Indefensible (Competitive Position)
I’m am fairly certain that just about every commercial diligence assignment conducted is going to include measurement of the asset's commercial strength relative to customer needs and expectations, and relative to perceptions of competitors and alternatives.
Available Market Size
Why Large Markets Can Sometimes Feel Very Small (and why Addressable Market is insufficient) We’ve written before about the need to clearly define markets to inform accurate sizing. But even with the clearest possible definition, one other piece of analysis is critical, and is often overlooked – quantifying what we like to call the Available Market Size.
Strength of Demand vs. Strength of Brand
What is more important when looking at a deal: the strength of demand drivers, or the strength of the target company's brand equity? With rare exception, Demand – not Choice (brand equity among suppliers) – is more fundamental to a successful acquisition outcome.
Many Private Equity deals involve a “platform and add-on” play – predicated at least in part on “bigger is better”. Among the various benefits of consolidation, some of the most commonly cited value gen opportunities relate to bundling and cross-selling. Just this year, we’ve worked on deals from building products to processed meats where this has been a key part of the investment…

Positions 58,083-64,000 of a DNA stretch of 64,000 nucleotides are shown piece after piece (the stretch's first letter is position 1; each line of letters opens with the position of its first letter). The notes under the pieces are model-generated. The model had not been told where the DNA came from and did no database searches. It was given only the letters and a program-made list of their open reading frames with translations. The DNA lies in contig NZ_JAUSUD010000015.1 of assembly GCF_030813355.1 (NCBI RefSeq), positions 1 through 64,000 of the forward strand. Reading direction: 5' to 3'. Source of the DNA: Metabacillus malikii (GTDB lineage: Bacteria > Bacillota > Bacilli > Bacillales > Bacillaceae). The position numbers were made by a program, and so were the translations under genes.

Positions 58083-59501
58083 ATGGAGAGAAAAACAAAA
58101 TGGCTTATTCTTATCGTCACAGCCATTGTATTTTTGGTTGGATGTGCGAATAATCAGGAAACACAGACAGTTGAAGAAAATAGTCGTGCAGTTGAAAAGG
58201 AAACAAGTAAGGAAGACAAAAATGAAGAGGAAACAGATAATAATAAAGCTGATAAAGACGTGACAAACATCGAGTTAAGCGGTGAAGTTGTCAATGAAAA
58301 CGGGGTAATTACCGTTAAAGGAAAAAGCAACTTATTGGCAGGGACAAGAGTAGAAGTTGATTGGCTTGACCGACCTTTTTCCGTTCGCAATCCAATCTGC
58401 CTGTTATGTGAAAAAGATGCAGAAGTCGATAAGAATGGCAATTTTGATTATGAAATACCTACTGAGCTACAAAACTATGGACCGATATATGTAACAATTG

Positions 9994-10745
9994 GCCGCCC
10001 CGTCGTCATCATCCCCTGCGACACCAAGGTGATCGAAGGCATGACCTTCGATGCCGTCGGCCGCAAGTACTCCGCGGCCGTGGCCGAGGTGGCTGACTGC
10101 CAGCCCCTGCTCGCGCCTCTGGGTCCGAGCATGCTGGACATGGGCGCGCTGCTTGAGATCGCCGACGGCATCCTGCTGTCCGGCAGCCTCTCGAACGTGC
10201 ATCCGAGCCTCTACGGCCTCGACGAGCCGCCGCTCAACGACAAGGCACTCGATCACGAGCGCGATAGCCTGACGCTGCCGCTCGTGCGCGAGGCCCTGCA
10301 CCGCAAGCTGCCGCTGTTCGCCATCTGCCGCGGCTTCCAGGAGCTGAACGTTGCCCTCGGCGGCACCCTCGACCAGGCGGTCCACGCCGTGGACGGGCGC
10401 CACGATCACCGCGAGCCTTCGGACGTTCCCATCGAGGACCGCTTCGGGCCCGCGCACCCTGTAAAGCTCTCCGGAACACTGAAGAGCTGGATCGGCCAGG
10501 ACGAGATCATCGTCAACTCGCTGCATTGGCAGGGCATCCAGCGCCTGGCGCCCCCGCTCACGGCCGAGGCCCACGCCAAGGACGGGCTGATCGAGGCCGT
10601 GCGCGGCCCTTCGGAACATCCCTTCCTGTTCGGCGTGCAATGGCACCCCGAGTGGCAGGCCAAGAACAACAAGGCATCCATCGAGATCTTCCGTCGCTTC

When Things aren’t Quite what they Seem - Distressing Commercial Due Diligence Close-calls
I thought I’d share some instructive discoveries we’ve had in commercial due diligence recently. I’m curious to hear yours. If you’re inspired, send me a quick reply with a couple of diligence events that surprised you (and that you hopefully caught). Here are a few from the past year:
Leading the Witness
Today’s note is a simple – but important – reminder. It’s the old-fashioned echo-chamber: driven by the desire to prove a thesis, over-eager diligence professionals draw confirmatory conclusions by leading the witness.